This surreal construct is one of the many public art projects by South Korean artist Choi Jeong-Hwa, whose love of found objects and anti-institutional approach to art is known internationally (he once hung strings of sparkling garbage around Seoul Olympic Stadium). The 10-story tall installation called Doors is comprised of 1,000 reused, brightly colored doors transformed into a rustic and visually indulgent object evoking a pixelated and painterly effect from afar, perhaps reminiscent of an abstract Klimt painting. Alternatively, the installation can also be read less glamorously as a mirror to Seoul’s increasingly ad-dominated cityscape where Doors resembles a jarring collection of ads to the point of irony. (Via Colossal.)
Guy Horton, a frequent contributor to AN, here adds his thoughts on the still-steaming controversy over MVRDV’s twin towers.
MVRDV’s design for what they call The Cloud, a twin high-rise with a connecting “cloud” above the waistline, has resulted in an blitz of negative criticism. Americans who have never heard of the Dutch firm are now phoning and emailing threats and condemnation non-stop—some are personal threats aimed at individuals. They have even been called “Al Qaeda lovers.”
Singapore’s largest private property developer, the Far East Organisation, is the latest client of the Amsterdam-based architect UNStudio. The project in question is The Scotts Tower, a high-end residential building with the ambition to achieve “vertical city planning”–a concept perhaps inevitable in evermore crowded Asian cities. According to Ben van Berkel, UNStudio principal, the project is to “create neighborhoods in the sky; a vertical city where each zone has its own distinct identity.”
It must have been a rough day at MVRDV’s Rotterdam offices after their newly unveiled Cloud tower set to be built in Seoul, South Korea went viral in a bad way. MVRDV envisioned two towers shrouded in pixelated mist, but others saw the image of a plane hitting the World Trade Center in New York, half a world away. MVRDV released the following statement on their Facebook page along with an early conceptual drawing showing the inspiration for the tower, in a much more literal cloud:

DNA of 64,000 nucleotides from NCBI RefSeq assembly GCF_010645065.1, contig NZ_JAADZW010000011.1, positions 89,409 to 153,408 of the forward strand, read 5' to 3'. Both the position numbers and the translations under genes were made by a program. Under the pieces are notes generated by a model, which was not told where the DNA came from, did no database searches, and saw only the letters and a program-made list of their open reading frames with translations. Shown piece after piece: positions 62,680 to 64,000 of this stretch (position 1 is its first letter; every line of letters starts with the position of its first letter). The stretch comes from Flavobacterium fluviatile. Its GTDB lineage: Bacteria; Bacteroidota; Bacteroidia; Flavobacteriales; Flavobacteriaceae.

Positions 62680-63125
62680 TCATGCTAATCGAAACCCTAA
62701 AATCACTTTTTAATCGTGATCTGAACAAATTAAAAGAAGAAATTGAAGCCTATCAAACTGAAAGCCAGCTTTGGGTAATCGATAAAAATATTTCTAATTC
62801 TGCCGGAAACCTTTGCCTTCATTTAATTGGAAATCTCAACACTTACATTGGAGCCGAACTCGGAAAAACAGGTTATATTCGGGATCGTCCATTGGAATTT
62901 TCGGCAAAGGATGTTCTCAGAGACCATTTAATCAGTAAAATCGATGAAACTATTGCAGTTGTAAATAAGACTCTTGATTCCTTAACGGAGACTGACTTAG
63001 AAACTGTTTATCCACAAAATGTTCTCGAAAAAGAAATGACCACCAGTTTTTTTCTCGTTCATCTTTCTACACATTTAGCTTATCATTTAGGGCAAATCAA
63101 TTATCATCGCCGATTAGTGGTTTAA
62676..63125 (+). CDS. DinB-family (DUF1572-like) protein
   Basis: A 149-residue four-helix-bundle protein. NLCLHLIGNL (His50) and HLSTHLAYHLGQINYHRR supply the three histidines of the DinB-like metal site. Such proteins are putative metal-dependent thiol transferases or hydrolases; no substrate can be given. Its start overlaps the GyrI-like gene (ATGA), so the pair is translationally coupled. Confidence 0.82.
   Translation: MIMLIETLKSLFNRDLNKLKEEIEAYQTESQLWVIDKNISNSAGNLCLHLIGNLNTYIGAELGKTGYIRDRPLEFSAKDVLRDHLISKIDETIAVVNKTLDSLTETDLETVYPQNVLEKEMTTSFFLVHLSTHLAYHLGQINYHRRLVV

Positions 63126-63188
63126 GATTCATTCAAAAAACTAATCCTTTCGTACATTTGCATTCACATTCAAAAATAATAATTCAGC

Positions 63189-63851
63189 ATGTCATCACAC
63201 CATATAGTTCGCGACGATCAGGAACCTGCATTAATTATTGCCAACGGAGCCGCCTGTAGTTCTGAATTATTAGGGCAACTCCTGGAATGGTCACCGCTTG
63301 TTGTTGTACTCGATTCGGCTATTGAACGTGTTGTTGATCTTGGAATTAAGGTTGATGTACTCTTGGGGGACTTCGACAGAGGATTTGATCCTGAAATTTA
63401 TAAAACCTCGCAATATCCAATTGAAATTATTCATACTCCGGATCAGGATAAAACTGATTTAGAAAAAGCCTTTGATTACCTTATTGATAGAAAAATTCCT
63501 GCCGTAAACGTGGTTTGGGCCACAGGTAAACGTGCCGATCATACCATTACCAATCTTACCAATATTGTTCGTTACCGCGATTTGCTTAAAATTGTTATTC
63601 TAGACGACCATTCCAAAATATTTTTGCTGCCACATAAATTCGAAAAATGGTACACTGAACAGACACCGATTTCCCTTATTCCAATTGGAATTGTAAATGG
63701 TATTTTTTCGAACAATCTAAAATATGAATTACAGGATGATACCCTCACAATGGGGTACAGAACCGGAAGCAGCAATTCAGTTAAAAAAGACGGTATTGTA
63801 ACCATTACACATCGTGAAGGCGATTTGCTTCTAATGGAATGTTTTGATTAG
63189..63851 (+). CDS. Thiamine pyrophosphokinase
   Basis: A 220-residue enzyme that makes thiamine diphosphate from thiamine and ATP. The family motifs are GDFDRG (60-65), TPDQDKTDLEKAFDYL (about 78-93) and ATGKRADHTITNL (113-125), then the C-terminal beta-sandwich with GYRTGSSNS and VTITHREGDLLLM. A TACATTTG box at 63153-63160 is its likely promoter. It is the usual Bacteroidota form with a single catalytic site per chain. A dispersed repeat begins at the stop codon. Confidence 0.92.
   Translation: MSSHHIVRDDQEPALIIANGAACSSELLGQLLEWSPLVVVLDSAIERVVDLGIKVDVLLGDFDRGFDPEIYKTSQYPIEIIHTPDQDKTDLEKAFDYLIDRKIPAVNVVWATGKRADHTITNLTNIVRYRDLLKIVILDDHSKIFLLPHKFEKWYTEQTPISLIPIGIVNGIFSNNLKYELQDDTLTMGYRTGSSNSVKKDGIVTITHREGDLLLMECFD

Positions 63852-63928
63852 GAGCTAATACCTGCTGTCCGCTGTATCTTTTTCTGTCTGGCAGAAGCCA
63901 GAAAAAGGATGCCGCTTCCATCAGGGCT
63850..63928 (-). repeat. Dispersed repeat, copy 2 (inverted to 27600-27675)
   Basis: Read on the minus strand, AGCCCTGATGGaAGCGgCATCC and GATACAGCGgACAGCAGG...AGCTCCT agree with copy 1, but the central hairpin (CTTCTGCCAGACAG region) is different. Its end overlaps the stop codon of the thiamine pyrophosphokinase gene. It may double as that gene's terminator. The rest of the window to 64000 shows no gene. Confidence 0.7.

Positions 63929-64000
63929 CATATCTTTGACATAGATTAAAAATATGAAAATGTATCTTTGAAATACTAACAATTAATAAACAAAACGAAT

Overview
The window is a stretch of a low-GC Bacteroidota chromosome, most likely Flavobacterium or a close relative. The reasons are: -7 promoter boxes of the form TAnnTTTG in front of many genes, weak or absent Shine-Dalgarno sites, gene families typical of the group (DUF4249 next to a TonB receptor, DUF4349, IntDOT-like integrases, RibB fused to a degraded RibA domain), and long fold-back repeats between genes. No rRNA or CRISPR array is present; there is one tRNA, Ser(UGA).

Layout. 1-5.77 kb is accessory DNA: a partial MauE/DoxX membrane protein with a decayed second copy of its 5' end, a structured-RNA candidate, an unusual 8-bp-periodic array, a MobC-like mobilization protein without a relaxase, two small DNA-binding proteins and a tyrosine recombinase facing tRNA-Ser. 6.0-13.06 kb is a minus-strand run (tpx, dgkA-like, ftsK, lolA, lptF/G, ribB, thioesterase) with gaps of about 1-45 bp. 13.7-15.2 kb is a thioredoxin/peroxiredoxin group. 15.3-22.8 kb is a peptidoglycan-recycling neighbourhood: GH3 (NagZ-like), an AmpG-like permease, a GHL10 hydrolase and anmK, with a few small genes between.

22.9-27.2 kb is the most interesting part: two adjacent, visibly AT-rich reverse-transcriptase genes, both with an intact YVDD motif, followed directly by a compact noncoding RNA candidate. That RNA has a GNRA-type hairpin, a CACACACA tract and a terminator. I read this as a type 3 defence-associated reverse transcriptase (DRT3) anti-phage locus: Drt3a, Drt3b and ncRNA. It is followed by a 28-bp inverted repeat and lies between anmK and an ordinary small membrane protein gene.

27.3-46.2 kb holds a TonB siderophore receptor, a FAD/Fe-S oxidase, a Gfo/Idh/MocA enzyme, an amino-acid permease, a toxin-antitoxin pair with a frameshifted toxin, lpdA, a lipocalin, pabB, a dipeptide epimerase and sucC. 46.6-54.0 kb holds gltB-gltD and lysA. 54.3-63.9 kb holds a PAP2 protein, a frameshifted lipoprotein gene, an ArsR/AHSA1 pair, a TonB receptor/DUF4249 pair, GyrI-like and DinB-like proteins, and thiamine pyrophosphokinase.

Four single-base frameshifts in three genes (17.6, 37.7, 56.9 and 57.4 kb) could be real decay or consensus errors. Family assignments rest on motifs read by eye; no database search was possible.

A real media storm has started and we receive threatening emails and calls of angry people calling us Al Qaeda lovers or worse.
MVRDV regrets deeply any connotations The Cloud projects evokes regarding 9/11, it was not our intention.
The Cloud was designed based on parameters such as sunlight, outside spaces, living quality for inhabitants and the city. It is one of many projects in which MVRDV experiments with a raised city level to reinvent the often solitary typology of the skyscraper. It was not our intention to create an image resembling the attacks nor did we see the resemblance during the design process. We sincerely apologize to anyone whose feelings we have hurt, the design was not meant to provoke this.
Check out all of the renderings over here. What do you think? Is this too reminiscent of the Twin Towers? Do you see a cloud or an explosion frozen in time?
Seoul’s Yongsan International Business District, a new district designed to lift the city’s architectural appeal as an international business destination, is filled with wild promises: the world’s second tallest tower (‘Dream Tower’) to be completed by 2016, the Libeskind-designed, 28-trillion-won ($22.6-billion) ‘Dreamhub’ project, and now MVRDV’s The Cloud.
Lego is giving architecture fans the chance to vote for the next model in its Architecture Series. Among the expected architectural wonders, like the Coliseum and the Eiffel Tower, more modern choices include Foster and Partners’ 30 St. Mary’s Axe (aka The Gherkin), Moshe Safdie’s Habitat 67, and Santiago Calatrava’s Turning Torso. Current structures in the series—which began in the 60′s but was discontinued until recently— include Frank Lloyd Wright’s Fallingwater, SOM’s Burj Khalifa, and Mies van der Rohe’s Farnsworth House.
Finally, one of our classic futurist expectations (something you might see in Futurama) is about to be fulfilled: architecture assembled by a swarm of flying robots. With robots apparently planning a takeover of the construction industry, how long until the iconic yet dangerous “Lunch atop a Skyscraper” (from the 1930s) is a thing of the past?
Los Angeles firm tec Architecture and Dutch interior designer Marcel Wanders are partnering to create Kameha Bay Portals, a luxury resort and spa in Mallorca, Spain set to open early in 2013. Located on the island’s posh south coast, the building will take shape out of a nondescript 1960′s concrete building, but according to tec Architecture the 55,000 square foot project is more a reinvention than a renovation.
By our watch here at The Architect’s Newspaper HQ, it’s 11:11:11 a.m. on 11/11/11. We’re pretty excited that the date and time looks a little like a miniature Manhattan skyline! Continuing on our theme of absurdity (previously, architectural models), check out this delightful video put together by the New York-based Koren Ensemble to commemorate this special day. Some say so many 11′s is certainly a lucky event, so be sure to make a wish when the clock strikes 11:11 the second time around.